Ah yes, that very much is and both things (easy-to-take-parts and auto-save) are definitely must-have features for that project.

I didn't even know that the survey was happening, sorry.

If you do decide to keep running the survey for a little longer, I'd take it, if that data point helps.

if you took the survey and hit 'submit', your information was saved and you don't have to take it again.

I'm not sure this is true.

I took the survey over two sessions, where I filled out most of the multiple choice questions in the first session, and most of the long form questions in the second. When I did my final submitting, I also downloaded a copy of my answers. I was annoyed to find that it didn't contain my long form responses. At the time, I had assumed that this was just an export error, but you might want to verify that across sessions, at least long form responses from the additional sessions get saved.

Right now I'm exploring the possibility of setting up a site similar to yourmorals so that the survey can be effectively broken up and hosted in a way where users can sign in and take different portions of it at their leisure.

It may be worth collaborating with the EA community on this, since there is considerable overlap, both in participants and in the kinds of surveys people may be interested in.

Yeah, this survey was pretty disappointing - I had to stop myself from making a negative comment after I took it (though someone else had). I am glad you realized it, too I guess. Even things like starting with a bunch of questions about the new lesswrong-inspired site, and the spacing between words were off, let alone the things you mention.

I am honestly a little sad that someone more competent in matters like these like gwern didn't take over (as I always assumed will happen if yvain gave up on doing it), because half-hearted attempts like this probably hurt a lot more than help - e.g. someone coming back in 4 months and seeing how we've went down to only 300 (!) responders in the annual survey is going to assume LW is even more dead than it really is. This reasoning goes beyond the survey.

I did intend to take over the survey if Yvain stopped, although I didn't tell him in the hopes he would keep doing it rather than turn it over immediately. I'm not sure I would take it over now: the results seem increasingly irrelevant as I'm not sure the people taking the survey overlap much anymore as with the original LW surveys in 2009.

Note, last year's survey was also run by /u/ingres

This LessWrong Survey had the lowest turnout since Scott's original survey in 2009

What is the average amount of turnout per survey, and what has the turnout been year by year?

I believe the following is a comprehensive list of LW-wide surveys and their turnouts. Months are those when the results were reported.

  1. May 2009, 166
  2. December 2011, 1090
  3. December 2012, 1195
  4. January 2014, 1636
  5. January 2015, 1503
  6. May 2016, 3083

And now in the current case we have "about 300" responses, although results haven't been written up and published. I hope they will be. If the only concern is sample size, well, 300 beats zero!

For myself, I can't recall if I finished it or not, but I have to admit that there are now enough surveys in the world, and the lesswrong-specific one is unlikely to hold my attention long enough to put much thought into answering. It was awesome for the first few years, but the definition of the community and the centrality of the site has changed such that I don't see the value as much anymore.

I really appreciate the work that went into this - it was a noble attempt, but I believe the world and this community has changed such that it can't be as good as the early ones.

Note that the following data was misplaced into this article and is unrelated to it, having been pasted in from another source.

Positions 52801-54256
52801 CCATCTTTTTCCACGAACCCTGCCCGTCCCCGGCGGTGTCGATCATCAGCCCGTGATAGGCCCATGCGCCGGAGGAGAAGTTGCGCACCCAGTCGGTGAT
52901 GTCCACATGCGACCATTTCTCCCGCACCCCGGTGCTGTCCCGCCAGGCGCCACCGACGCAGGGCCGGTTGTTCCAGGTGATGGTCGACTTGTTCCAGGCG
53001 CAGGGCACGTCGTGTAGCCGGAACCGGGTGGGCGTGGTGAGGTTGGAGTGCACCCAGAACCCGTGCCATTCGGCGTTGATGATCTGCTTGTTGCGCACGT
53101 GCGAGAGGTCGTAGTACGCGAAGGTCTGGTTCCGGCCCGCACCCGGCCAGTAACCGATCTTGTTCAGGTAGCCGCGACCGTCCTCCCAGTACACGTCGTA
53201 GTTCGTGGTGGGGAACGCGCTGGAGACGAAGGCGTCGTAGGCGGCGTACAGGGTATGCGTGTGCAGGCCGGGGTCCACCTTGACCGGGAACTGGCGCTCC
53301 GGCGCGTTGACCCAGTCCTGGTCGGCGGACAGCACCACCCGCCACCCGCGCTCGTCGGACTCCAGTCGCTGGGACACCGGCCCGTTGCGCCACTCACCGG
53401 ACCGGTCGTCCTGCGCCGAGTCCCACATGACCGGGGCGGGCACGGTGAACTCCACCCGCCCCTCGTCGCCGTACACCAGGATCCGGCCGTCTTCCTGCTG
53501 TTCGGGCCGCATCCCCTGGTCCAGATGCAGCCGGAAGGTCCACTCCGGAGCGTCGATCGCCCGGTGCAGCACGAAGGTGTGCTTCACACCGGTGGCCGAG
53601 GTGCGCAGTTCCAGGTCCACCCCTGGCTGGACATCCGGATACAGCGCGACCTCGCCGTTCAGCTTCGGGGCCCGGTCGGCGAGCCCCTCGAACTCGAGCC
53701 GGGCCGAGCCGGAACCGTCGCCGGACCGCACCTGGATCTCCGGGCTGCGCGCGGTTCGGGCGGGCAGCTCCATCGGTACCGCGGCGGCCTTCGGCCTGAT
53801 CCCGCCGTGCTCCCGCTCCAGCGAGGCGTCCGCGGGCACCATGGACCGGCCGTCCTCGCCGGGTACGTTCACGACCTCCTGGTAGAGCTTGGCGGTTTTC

I think "call it a day" is your best bet for 2017. If you/we can field the resources, finding a way to make it more incremental for 2018+ (like smaller sections throughout the year, remembering my previous responses so I don't have to reconsider things that haven't changed, and possibly some federation with diaspora members who add/suggest questions rather than their own mini-surveys) would be awesome in the future.

I'm one of the ~300 people who took the survey.

I would not have thought the process was screwed up unless you called it a screw up yourself. In fact, I'd suggest that it was not, in fact, screwed up much at all. A much lower turnout doesn't seem very surprising to me, or a sign of personal failure on your part (though it might be data that reveals a truth you are personally sad about).

I took the survey because I thought it was the only place to deliver a systematic and democratic expression of my preferences for whether or how to change the LW website (which lots of other people probably don't care about, but I do) and I wanted to say something in my answers along the lines of "please don't 'fix' LW with no regard for what made LW work as much as it did and thereby make it worse, and please please change the LEAST AMOUNT that can possible be changed and see how that works for a bit first, then worry about so-called improvements as second order steps, like if possible have it look exactly the same at the UX level for the first take, while being backed by a new system".

If you want my free advice about the survey, the thing to do would be to set up a Google form "diaspora survey" after getting buy in from Scott and others to promote the diaspora survey as "relevant to my blog's audience".

Next year have a diaspora survey for sure, and maybe a narrowly scoped LW survey as extra credit if you have time.

The difference in response rates to the surveys is probably an important number in itself ;-)

The surveys feels like an area where good enough is the enemy of at all and thus the second order "good enough" is to just do the least effort thing possible, fix any last minutes things that feel extremely painful, and sweep problems under the rug, and claim retrospectively to have intended whatever the good parts of the outcome was, and blame everything else on lack of time.

If you don't like Google forms because privacy... so what? It isn't like people haven't already had their privacy invaded a lot by Google already, even for these same kinds of questions a year or two ago, so what's another year's worth of data?

Then just add a small proviso to summaries of the process along the lines of "hey, this isn't professional work, it is a hobby, so if you want something more or different done, feel free to send me email to volunteer to do tasks like X, Y, or Z".

Scott/Yvain regularly added such provisos and his combination of wry self deprecation and doing something was really really impressive from a distance :-)

I usually look out for the surveys, but until I opened this article I never even knew there was a survey for this year... so yeah, poor advertising.